It wasn’t so very long ago that smartphones, tablets, and all the apps we currently take for granted were the stuff of science fiction. In the ‘90s and even the early ‘00s, we could hardly imagine all the clinical possibilities of the apps available now. But even at that time, research was offering evidence that pointed to the clinical value of incorporating technology into practice, and we looked at this evidence in a previous article.
Today’s Interactive Technology
Many current apps offer engaging contexts that are ideal for speech and language therapy in a school setting. At the same time, the language within the apps is minimal, and the pace can be set by the child and the clinician.
These features create an opportunity for clinicians to interact with the child and target clinical objectives such as responding to questions, describing, storytelling, and using morphological or grammatical structures.
Many apps provide a great value for both child and practitioner and can be effectively used in a therapy setting, including these five:
- Wonderkind GMBH—Including gems such as Tiny Airport, this app collection allows students to interact with scenes that come alive with just a tap on the screen. Clinicians can scaffold verbal descriptions from students as they tap to animate the characters and walk them through in-app activities like check-in, security screening, boarding, and flight.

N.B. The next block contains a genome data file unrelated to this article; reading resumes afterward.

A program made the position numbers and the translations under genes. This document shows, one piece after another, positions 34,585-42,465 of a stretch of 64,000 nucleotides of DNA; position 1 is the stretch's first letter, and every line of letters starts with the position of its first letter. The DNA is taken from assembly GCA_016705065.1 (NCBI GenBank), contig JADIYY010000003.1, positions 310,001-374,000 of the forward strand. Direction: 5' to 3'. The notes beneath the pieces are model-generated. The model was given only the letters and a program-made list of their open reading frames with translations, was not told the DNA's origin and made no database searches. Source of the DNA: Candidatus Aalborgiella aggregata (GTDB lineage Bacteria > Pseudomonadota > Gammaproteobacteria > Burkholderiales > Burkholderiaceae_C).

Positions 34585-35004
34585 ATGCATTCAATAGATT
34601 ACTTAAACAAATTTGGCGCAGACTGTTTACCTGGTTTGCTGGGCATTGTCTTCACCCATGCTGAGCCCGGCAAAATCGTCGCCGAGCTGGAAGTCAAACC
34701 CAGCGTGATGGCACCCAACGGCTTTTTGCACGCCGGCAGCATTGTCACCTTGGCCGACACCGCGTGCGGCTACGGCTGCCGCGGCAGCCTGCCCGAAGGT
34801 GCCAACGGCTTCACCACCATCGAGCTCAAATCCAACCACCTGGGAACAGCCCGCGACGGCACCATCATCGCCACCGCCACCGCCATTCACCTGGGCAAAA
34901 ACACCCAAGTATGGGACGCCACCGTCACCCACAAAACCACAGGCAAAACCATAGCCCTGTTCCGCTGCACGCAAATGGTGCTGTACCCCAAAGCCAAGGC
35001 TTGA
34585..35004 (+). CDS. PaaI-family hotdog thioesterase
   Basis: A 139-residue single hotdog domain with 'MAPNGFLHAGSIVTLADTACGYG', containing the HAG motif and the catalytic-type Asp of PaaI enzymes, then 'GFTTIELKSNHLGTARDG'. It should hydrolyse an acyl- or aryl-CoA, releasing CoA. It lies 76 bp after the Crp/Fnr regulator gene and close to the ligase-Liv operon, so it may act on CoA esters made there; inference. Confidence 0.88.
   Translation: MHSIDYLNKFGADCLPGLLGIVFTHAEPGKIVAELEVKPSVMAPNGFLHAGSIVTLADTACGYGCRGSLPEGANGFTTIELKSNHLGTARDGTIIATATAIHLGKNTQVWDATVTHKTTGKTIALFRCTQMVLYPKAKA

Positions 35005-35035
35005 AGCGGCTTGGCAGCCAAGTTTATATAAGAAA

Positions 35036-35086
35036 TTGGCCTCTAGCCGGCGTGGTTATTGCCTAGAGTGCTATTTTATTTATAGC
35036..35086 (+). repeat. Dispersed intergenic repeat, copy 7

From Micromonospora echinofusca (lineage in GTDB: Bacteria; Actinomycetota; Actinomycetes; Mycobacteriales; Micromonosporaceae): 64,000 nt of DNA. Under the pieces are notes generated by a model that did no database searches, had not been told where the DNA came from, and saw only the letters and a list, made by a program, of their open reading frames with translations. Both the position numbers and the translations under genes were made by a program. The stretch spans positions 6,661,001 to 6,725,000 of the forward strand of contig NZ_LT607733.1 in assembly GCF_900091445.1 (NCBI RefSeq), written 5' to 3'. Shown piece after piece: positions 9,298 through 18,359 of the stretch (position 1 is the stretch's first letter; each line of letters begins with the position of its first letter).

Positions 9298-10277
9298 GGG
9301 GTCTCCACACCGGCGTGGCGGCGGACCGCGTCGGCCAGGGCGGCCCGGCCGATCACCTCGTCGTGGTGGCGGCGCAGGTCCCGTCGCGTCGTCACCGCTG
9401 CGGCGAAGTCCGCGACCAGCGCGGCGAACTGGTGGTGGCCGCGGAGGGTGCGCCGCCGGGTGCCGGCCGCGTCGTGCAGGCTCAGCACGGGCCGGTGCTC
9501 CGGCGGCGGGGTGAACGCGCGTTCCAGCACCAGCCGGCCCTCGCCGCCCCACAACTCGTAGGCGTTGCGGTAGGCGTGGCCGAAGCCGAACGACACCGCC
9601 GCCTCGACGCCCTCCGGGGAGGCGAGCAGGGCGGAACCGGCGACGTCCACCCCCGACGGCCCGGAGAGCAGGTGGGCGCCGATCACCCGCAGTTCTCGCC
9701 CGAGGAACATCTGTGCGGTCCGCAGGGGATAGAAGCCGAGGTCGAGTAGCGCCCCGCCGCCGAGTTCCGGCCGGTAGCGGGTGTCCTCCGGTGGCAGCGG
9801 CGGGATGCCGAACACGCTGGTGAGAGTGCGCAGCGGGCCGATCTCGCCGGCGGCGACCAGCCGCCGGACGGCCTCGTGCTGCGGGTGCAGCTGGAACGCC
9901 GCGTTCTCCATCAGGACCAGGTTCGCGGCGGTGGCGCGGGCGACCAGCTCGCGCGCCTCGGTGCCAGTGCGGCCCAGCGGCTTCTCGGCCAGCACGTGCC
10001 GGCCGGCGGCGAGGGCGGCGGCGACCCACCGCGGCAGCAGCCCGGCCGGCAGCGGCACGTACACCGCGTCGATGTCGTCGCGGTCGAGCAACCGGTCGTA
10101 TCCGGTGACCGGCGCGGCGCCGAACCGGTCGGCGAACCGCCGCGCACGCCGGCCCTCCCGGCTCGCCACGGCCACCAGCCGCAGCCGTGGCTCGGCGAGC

- Toca Life–With more free-ranging choices, this series includes apps that simulate a town, city, school, vacation, and farm. Within these apps, students can choose characters and interact with objects within multiple scenes. For example, the school offers a “getting ready” scene that takes place at home, as well as classrooms and a playground. Using these interactions, the student can tell a story and even record it via screencast.
- MarcoPolo Learning—This company’s mission is to create apps targeting science, technology, engineering, and math (STEM). In the MarcoPolo Weather app, students can manipulate weather conditions such as wind, temperature, and precipitation in order to see the effects on chosen characters, providing a context for description and sentence formation.
- TinyBop’s The Human Body—Moving toward interactive apps for older students, this app along with other “sandbox” open-ended explorations of science and social studies topics allows students to play with models of body systems. Countless hidden interactions, described in a provided handbook, animate sequences related to the circulatory, nervous, digestive, and other systems.
- GoReact—Interactive apps can make more advanced topics come alive for students while providing language development opportunities in context. This free app, created by the Chicago Museum of Science and Industry, invites students to “become virtual chemists.” Pictures of real-life applications for every element of the periodic table are provided, along with the opportunity to create “reactions” yielding practical chemicals related to everyday life.
Incorporating App Use into Therapy
In addition to providing a context for discussion while using the app, these apps also lend themselves to additional activities following app use that target speech and language goals. For instance, clinicians can consider using graphic organizers to sort information related to the app, having students write or act out stories, or scaffolding sentence construction activities.
It often doesn’t matter what the app itself does; it’s what we do with it to bring it into the context of therapy and our own creativity in how we use it!